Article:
Naked rabbit’s foot fern (Polypodium formosanum) is also known as caterpillar fern, worm fern, grub fern, and E.T. fern because its finger-like sea-foam-green rhizomes have no hairy scales. But they do have creepy appendages that help anchor the plant to its host, or in the case of mine, hug an adjacent piece of souvenir driftwood and root into a neighboring begonia. Worm fern’s chartreuse rickrack fronds arch gracefully from all the oddity at its feet.

My bear's paw fern (Phlebodium aureum 'Blue Star') really ties the room together...
My bear’s paw fern (Phlebodium aureum ‘Blue Star’) really ties the room together…

The superstar in my household is a bear’s paw fern (Phlebodium aureum ‘Blue Star’) with wavy fronds so glaucous I was inspired to paint my living room pumpkin orange to bring out their blue. Its rhizomes are much thicker, more bear-like than the others, but are taking their time to lumber over the pot edges.

The best thing about footed ferns, aside from the coolness of their weirdness, is that they’re forgiving. They do require humidity—I keep a rabbit’s foot fern in the bathroom and the worm fern in an open terrarium—but they can tolerate much more winter dryness than, say, a maidenhair. They don’t seem to be as temperamental about watering either. The soil may go dry between drenchings and for that I use the shower once per week. And as long as they don’t get direct sunlight during the spring and summer, all is well. During the winter, east windows are prime real estate, as are shelves that catch a little afternoon sun, perhaps with a complementary color on the walls behind to bring out the best in their silhouette.

Do you grow ferns as houseplants? Which ones? Have they inspired any interior design changes?

Slow flowers

I’m giving some serious thought to becoming the kind of person who has fresh flower arrangements in the house. I’ve wanted to be that lady for a long time but have never been much good at keeping flat surfaces free of paper, books, and other random bits of stuff that make the addition of a vase full of flowers, which will sooner or later drop their own trash on the table, feel overwhelmingly chaotic. I also have cats. One’s favorite sport is Smack Things Off and the other has Rocket Butt, which is a super fun and contagious affliction that manifests in lightspeed skids from one flat surface to another three rooms away.Mums, lacy carrot, and spiraea

But last week I was lucky enough to hang out with Debra Prinzing, founder of the Slow Flower Movement (and website) and author of Slow Flowers and The 50 Mile Bouquet, and she, being a fresh-flowers-in-the-house sort of person — and a real beauty to boot, made the idea very appealing.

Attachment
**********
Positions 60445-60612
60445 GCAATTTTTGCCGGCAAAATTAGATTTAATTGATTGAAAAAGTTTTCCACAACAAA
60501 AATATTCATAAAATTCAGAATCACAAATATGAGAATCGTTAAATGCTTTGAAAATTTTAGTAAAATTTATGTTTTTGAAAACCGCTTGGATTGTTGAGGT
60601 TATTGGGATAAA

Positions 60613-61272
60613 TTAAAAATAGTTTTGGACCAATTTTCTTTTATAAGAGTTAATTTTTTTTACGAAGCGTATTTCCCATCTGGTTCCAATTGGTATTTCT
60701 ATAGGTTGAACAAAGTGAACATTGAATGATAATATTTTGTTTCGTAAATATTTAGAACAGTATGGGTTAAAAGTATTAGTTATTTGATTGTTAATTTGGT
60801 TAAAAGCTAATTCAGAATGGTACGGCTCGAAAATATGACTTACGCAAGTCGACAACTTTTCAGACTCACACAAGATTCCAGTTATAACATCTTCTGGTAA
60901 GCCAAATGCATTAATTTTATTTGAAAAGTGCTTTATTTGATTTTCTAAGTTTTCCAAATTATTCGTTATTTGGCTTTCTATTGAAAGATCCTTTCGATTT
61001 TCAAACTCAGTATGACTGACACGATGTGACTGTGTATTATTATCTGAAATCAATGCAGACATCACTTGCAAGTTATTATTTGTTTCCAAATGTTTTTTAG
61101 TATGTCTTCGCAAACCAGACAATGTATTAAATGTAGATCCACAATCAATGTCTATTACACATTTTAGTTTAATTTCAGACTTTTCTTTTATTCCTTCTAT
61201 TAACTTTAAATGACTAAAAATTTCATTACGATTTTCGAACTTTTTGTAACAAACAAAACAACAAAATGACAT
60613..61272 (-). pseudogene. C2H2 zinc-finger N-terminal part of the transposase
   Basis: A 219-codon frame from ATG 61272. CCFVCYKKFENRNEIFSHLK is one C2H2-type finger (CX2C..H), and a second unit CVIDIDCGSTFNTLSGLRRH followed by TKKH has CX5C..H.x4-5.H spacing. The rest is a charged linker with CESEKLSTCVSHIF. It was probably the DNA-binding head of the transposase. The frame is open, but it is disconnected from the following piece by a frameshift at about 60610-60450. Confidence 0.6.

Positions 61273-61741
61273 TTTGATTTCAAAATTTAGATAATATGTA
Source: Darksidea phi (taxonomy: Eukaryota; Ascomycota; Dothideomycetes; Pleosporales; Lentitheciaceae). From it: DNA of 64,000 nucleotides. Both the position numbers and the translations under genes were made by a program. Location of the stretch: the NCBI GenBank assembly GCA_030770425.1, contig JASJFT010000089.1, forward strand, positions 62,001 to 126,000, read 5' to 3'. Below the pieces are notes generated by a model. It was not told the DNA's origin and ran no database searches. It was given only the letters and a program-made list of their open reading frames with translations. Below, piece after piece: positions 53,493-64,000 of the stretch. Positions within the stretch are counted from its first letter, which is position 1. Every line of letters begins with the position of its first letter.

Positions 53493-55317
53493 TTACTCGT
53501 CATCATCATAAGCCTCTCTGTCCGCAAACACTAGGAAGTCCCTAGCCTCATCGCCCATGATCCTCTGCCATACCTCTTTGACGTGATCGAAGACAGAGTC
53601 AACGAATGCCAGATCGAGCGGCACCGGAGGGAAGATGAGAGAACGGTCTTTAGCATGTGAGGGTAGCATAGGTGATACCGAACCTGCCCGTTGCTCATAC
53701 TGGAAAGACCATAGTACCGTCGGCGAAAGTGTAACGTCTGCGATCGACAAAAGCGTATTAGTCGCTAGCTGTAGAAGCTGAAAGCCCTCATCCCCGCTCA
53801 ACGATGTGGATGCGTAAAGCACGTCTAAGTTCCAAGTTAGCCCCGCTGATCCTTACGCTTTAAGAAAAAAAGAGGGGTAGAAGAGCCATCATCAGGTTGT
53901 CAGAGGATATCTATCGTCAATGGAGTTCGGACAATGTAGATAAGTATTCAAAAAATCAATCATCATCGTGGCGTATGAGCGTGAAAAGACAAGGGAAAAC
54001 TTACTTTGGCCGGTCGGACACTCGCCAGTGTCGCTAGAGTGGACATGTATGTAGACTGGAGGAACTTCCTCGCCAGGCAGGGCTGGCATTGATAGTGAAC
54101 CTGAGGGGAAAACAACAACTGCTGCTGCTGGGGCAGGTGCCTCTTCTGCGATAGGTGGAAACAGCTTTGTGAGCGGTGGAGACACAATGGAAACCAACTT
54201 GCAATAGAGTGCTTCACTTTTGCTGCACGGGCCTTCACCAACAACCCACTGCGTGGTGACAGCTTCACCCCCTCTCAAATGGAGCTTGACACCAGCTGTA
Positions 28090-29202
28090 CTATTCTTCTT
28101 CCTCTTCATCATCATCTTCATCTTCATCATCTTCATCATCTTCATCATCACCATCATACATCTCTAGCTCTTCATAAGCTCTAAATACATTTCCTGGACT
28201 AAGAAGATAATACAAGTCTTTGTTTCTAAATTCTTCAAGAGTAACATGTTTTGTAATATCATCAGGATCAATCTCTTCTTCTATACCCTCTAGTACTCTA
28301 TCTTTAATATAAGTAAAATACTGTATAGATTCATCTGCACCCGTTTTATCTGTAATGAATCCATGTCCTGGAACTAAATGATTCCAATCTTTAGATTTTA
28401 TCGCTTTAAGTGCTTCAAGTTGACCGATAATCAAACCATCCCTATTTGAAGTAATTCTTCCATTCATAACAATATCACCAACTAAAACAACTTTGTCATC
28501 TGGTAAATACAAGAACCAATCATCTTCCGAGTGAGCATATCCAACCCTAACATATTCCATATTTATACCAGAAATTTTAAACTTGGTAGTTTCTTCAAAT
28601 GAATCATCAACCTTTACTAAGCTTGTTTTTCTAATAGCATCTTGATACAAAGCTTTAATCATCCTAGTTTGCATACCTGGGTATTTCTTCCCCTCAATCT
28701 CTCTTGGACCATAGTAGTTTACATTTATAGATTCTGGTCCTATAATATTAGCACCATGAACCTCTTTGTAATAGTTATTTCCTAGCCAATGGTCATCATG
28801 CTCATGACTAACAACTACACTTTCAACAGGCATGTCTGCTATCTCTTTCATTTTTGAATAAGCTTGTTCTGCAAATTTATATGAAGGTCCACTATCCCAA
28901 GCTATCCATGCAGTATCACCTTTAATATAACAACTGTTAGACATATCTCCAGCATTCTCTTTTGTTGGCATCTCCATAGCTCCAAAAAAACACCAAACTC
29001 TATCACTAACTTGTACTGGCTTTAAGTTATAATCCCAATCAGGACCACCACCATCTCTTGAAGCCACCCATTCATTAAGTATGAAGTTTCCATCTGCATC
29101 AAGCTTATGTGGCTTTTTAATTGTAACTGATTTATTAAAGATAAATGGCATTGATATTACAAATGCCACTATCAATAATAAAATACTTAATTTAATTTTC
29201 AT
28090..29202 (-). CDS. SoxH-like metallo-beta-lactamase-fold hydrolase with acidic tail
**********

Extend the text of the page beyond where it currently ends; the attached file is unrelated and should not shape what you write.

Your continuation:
When Debra mentioned the commitment she made when she was working on those books to create a flower arrangement every week for a year using locally sourced and sustainably grown stems, I found myself biting the hook. (For more information on why we should care about where our flowers come from, here’s an excellent rant.)

Aside from clearing surfaces and discouraging kitteh mayhem, this week’s arrangement was too easy. I didn’t have to buy anything. There were plenty of pickings (I snagged a bunch of Robin Hollow Farm mums) left over from Debra’s Eco-Floral Design workshop and we haven’t had a frost yet so I grabbed plectranthus and spiraea foliage from the backyard and ended up with three little bouquets. Perfect subject matter, as it happens, for my return to painting. (Will I up the ante and pledge to make paintings of each arrangement? Maybe.) Next week, after our first polar vortex melts the annuals and strips branches, I’ll get to really sink my teeth into the challenge of finding/buying locally grown stems.

mums, asters, hypericum and spiraeamums, etc in oil

Do you bring flowers into the house? Do you pick from your own garden? Do you support your local flower farmers? Are you up for the challenge?

Down to earth — late-summer spring cleaning

(Originally published on September 17, 2014 in East Bay RI/South Coast Life.)

I think I have it a bit backwards. Isn’t spring supposed to be the time for cleaning and clearing the clutter? I’m on a tear to create some space now. Within reason, of course. I have no intention of tidying up my desk, and I’m certainly not ready to put the garden “to bed.” There are miles of summer and fall left to go and I prefer to leave seedheads standing through the winter anyway. But right now my garden is at its fullest. It’s tall and it’s buzzingly busy with activity. It’s so full, in fact, that the wildlife and I can afford to let a few plants go here and there. This is a great time to think about changes to make next year and try them on for size.

Pennisetum orientale 'Karley Rose' about to eat a daphne
Pennisetum orientale ‘Karley Rose’ about to eat a daphne